1 : lacking in character or substance : insipid
Did You Know?
Eighteenth-century poets Alexander Pope and Henry Carey didn't think much of their contemporary Ambrose Philips. His sentimental, singsong verses were too childish and simple for their palates. In 1726, Carey came up with the rhyming nickname Namby-Pamby (playing on Ambrose) to parody Philips: "Namby-Pamby's doubly mild / Once a man and twice a child ... / Now he pumps his little wits / All by little tiny bits." In 1729, Pope borrowed the nickname to take his own satirical jab at Philips in the poem "The Dunciad." Before long, namby-pamby was being applied to any piece of writing that was insipidly precious, simple, or sentimental, and later to anyone considered pathetically weak or indecisive.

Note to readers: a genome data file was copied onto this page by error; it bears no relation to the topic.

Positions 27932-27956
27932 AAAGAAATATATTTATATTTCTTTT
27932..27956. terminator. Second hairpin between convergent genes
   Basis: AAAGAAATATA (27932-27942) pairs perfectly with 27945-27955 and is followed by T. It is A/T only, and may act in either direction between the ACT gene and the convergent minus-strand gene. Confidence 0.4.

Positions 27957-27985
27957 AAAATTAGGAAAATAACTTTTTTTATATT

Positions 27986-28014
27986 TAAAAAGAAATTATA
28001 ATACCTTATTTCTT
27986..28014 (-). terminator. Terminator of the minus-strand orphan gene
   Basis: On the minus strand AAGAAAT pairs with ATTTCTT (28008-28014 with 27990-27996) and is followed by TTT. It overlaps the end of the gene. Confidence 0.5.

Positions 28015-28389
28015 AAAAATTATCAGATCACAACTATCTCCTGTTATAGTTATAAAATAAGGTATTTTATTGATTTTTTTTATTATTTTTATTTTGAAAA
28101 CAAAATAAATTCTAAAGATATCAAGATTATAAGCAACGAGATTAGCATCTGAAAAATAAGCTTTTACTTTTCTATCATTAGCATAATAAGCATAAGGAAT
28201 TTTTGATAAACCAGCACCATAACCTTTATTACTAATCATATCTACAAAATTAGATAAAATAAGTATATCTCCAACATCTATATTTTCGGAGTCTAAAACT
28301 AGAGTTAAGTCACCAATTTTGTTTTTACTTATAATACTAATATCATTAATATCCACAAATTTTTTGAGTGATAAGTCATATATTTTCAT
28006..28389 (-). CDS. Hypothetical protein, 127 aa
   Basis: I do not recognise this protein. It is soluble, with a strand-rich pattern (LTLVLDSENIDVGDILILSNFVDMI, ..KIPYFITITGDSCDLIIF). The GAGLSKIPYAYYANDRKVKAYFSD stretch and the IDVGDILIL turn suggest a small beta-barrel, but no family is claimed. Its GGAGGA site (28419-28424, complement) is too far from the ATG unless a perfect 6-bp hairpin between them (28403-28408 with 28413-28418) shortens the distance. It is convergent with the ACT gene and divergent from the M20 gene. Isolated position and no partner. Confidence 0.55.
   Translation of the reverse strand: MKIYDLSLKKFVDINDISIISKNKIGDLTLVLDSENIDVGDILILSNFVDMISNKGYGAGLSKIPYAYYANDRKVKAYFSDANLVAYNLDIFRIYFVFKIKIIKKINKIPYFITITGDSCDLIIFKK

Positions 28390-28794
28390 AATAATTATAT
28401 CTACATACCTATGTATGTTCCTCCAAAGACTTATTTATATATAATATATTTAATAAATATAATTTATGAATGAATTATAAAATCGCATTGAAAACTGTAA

John complained that the movie was a namby-pamby romance with too much dialogue and not enough action.
"I go to a barber for a haircut and clip my own nails, and would rather smell broccoli cooking for a week than go to some namby-pamby spa place to get … my body kneaded like a loaf of over-fermented Wonder Bread." — Michael Penkava, The Northwest Herald (Crystal Lake, Illinois), 27 Feb. 2016
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